An eye-opening look at how and why America has become so politically polarized Many continue to believe that the United States is a nation of political moderates. In fact, it is a nation divided. It has been so for some time and has grown more so. This book provides a new and historically grounded perspective on the polarization of America, systematically documenting how and why it happened. Polarized presents commonsense benchmarks to measure polarization, draws data from a wide range of historical sources, and carefully assesses the quality of the evidence. Through an innovative and insightful use of circumstantial evidence, it provides a much-needed reality check to claims about polarization. This rigorous yet engaging and accessible book examines how polarization displaced pluralism and how this affected American democracy and civil society. Polarized challenges the widely held belief that polarization is the product of party and media elites, revealing instead how the American public in the 1960s set in motion the increase of polarization. American politics became highly polarized from the bottom up, not the top down, and this began much earlier than often thought. The Democrats and the Republicans are now ideologically distant from each other and about equally distant from the political center. Polarized also explains why the parties are polarized at all, despite their battle for the decisive median voter. No subject is more central to understanding American politics than political polarization, and no other book offers a more in-depth and comprehensive analysis of the subject than this one.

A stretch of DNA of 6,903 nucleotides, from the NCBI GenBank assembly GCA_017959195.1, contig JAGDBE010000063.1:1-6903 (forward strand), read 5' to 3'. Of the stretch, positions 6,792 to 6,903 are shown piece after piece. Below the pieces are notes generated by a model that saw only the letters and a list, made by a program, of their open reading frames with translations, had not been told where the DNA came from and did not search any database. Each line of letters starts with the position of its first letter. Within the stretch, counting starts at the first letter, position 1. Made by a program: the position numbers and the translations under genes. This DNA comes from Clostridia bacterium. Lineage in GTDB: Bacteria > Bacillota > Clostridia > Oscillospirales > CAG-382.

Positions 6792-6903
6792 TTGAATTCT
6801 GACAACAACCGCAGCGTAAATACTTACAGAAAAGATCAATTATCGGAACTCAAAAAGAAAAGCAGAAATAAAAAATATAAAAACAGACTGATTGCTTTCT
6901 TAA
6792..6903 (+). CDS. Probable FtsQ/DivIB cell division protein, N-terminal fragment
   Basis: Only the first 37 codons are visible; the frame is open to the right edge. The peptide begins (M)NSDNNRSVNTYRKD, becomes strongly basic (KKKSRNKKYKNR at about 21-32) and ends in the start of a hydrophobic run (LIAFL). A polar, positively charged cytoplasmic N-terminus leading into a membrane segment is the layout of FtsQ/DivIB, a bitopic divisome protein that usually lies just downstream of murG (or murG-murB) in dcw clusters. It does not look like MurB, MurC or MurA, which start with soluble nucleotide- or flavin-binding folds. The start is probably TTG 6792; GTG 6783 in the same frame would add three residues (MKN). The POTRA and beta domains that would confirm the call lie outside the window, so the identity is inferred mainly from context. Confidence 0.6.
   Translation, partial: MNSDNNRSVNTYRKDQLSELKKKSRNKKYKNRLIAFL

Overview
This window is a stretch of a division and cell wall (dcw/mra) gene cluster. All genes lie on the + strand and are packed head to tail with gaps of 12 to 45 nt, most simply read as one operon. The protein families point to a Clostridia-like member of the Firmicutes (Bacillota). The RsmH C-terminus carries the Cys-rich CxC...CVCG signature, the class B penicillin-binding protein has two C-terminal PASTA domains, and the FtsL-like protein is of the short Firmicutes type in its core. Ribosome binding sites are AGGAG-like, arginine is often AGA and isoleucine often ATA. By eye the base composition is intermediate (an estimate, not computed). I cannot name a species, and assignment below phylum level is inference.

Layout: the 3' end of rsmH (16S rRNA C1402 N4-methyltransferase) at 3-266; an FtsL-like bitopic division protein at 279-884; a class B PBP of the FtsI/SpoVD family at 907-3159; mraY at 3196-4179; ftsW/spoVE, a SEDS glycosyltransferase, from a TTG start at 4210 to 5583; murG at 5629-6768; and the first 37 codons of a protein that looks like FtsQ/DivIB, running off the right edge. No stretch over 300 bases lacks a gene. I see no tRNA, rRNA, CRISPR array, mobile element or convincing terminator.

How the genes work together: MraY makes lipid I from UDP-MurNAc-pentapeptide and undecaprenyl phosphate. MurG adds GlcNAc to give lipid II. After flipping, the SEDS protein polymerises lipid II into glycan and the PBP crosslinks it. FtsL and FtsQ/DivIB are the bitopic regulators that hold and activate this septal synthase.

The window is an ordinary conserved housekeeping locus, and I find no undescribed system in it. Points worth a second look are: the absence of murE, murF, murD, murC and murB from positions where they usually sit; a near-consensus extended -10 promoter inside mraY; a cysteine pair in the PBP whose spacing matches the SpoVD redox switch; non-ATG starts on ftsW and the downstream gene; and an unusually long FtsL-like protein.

Why are Americans so angry with each other? The United States is caught in a partisan hyperconflict that divides politicians, communities—and even families. Politicians from the president to state and local office-holders play to strongly-held beliefs and sometimes even pour fuel on the resulting inferno. This polarization has become so intense that many people no longer trust anyone from a differing perspective. Drawing on his personal story of growing up as a fundamentalist Christian on a dairy farm in rural Ohio, then as an academic in the heart of the liberal East Coast establishment, Darrell West analyzes the economic, cultural, and political aspects of polarization. He takes advantage of his experiences inside both conservative and liberal camps to explain the views of each side and offer insights into why each is angry with the other. West argues that societal tensions have metastasized into a dangerous tribalism that seriously threatens U.S. democracy. Unless people can bridge these divisions and forge a new path forward, it will be impossible to work together, maintain a functioning democracy, and solve the country's pressing policy problems.